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About oldcarfudd

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  1. It'll be a long drive back from Patagonia!
  2. I'm 82, have a '14 Model T, a '12 Buick, an '11 Stanley Steamer, and an '07 single-cylinder Cadillac. I drive them frequently and give rides to anyone who wants one (which means just about everybody). The neighbors already think I'm a complete weirdo!
  3. Here is a consideration I've not yet seen in this discussion. I seem to remember - possibly incorrectly - that there are parts of the world in which any car has to pass inspection. It might be that some of these places will not pass a car, even an antique that sees limited use, if it emits visible smoke. Matt said that Knight engines tend to smoke, even if they're in good condition. It would be devastating to spend many hours and dollars restoring this car and not be permitted to drive it. You might look into your local regulations before you decide to buy this car.
  4. I think the Ford is a 1914. The doors don't go all the way down the body as the '13 doors did, and the windshield folds back instead of forward.
  5. That VMCCA movie is priceless! Thank you so much for posting it. I've taken the liberty of posting links to it on the Horseless Carriage Club and Model T websites for others to enjoy.
  6. According to the HCCA roster, that Lewis is alive and well in Indiana.
  7. McPherson College in McPherson, KS, offers a degree in auto restoration. One of the professors is Chris Paulsen, a former National President of the Horseless Carriage Club. He's very familiar with brass era cars in general and can probably help you. He is also active in arranging tours for brass era cars in the midwest, so you'll have something to do with your Brush after you get it sorted out.
  8. The HCCA website shows a 1927 Franklin open touring car for sale in Missouri for $30,000. I know nothing about the car or the seller, or whether the price is negotiable. From the pictures, it seems to be a nice looking car.
  9. It's a touring car if it has a full back seat. If it only seats two people inside, and possibly two more in an external rumble seat, it's a roadster.
  10. The Model T Ford Club of America has a VERY active website, mtfca.com Also, that club is having its annual week-long convention in Sierra Vista, AZ in February. There will be plenty of people to give you advice, and possibly a ride or even a driving lesson. Model Ts are a hoot to drive, and there are members who tour thousands of miles a year in them.
  11. It appears that the large gentleman is sitting in the right-side passenger's seat, and reaching over to the wheel with his left hand. It also appears that there's no way he could sit in the left seat without the wheel making a sizable indentation in his ample abdomen.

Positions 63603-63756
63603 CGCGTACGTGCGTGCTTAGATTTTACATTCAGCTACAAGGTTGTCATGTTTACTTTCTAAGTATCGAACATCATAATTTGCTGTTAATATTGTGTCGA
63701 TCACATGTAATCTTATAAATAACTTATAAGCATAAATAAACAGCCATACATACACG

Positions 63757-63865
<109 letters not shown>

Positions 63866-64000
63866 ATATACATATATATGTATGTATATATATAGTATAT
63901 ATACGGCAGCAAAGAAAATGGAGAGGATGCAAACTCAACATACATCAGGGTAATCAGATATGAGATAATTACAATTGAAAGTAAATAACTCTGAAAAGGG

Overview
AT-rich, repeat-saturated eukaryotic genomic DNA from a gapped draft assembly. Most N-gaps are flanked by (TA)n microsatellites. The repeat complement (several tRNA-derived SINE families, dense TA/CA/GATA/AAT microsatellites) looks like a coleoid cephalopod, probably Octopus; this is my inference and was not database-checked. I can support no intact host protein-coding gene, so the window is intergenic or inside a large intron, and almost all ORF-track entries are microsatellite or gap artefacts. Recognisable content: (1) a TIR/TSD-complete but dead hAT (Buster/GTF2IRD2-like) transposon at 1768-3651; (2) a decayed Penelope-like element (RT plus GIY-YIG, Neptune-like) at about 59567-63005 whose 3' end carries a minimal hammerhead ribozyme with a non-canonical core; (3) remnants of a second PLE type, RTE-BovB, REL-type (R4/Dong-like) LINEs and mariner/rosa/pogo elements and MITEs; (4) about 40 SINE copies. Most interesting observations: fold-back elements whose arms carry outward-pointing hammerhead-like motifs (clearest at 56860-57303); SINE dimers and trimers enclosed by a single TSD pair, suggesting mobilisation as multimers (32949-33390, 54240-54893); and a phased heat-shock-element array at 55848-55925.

12. I see some signs that don’t look like French. Is Provençal still spoken here?
  13. Different rear fender. Also, that bright line around the radiator suggests it's a Stearns.
  14. My first wife, Helen, came from Alice Springs, Australia. She had learned to drive on her dad’s Aussie-built Chevrolet, automatic, RHD, in the desert. I brought her to an apartment in downtown Newark, NJ, from which I walked to work at Prudential Insurance, and let her drive my car, a ‘61 stick-shift VW. There was a learning curve. A year later, we bought a house in the suburbs, and Helen would drive me to the train in the bug. One day it snowed. Over a foot. I considered myself a pretty good snow driver, but Helen had never seen the stuff, so I took her out for a lesson. She did quite well, but then asked what would happen if she drifted into a snowbank. I said you just rock back and forth and drive out, and proceeded to demonstrate. I drove into a snowbank, and rocked. And rocked. And rocked. About a half hour later, I finally got the car out of the snowbank. And for the rest of our marriage, I heard: “And this is how you get out of a snowbank” whenever I did, or proposed doing, something stupid. The following year I got transferred to Minneapolis; after six years we both got to be pretty good at driving on snow. My next transfer was to Houston. Talk about culture shock! By then my commuter car was a ’66 Datsun 1600 roadster, a softer-riding cheap knockoff of an MGB but without the joy of Lucas electrics. Our family car and two antiques took up the whole garage, so the Datsun sat outside with the top down and a tonneau cover. One morning I awoke to about five inches of wet, gloppy snow that was continuing to come down; it was the first measurable snowstorm in Houston in 12 years. I was damned if I was going to stand out in that stuff putting my top up, so I donned a 1905 buffalo overcoat I’d bought some time back at a Minnesota farm sale. I zipped open the driver’s side of the tonneau cover and drove to work. My beard was reddish-brown in those days, the coat was about the same color and had lapels that came up around my ears, and my hair was white as it has always been, so I must have looked like a yeti driving a bright red open sports car in a snowstorm. I may have caused a dozen accidents as the Houstonians, totally unaccustomed to snow, stared at this apparition instead of looking where they were going.
  15. I live in a small private community of what was once weekend and summer houses. We have a lake and 95 houses on small lots, surrounded by a very wealthy area with 3-acre zoning. Last spring a neighbor's boy was playing in the woods about 50 feet behind his back yard, and found this. We decided it was probably from a '20s Chev.